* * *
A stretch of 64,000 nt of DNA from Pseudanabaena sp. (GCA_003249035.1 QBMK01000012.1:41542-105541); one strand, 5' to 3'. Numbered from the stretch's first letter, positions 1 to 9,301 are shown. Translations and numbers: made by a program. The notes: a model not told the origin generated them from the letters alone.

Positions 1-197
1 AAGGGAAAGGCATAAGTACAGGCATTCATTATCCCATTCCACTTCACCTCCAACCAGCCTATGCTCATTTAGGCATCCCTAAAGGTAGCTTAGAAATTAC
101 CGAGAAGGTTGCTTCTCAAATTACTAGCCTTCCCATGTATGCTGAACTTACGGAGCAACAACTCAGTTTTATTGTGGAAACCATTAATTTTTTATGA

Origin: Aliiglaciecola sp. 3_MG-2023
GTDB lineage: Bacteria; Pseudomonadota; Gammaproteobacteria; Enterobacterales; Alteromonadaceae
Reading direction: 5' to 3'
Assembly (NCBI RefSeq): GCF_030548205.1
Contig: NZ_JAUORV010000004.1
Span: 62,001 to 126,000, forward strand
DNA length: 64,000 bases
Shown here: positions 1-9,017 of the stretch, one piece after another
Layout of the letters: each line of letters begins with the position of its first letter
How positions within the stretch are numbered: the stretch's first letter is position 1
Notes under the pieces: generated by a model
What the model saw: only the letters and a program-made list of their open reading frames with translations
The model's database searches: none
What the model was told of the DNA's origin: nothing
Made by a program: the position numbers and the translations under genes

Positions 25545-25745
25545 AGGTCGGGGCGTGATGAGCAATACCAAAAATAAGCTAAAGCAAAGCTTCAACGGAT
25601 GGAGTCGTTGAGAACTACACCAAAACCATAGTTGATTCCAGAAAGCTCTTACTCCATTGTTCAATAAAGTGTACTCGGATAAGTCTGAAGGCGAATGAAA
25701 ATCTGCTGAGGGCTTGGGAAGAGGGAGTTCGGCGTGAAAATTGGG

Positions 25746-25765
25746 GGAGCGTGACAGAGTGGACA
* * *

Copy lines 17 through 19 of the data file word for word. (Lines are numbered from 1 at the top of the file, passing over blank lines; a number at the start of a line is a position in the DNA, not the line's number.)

The model's database searches: none
What the model was told of the DNA's origin: nothing
Made by a program: the position numbers and the translations under genes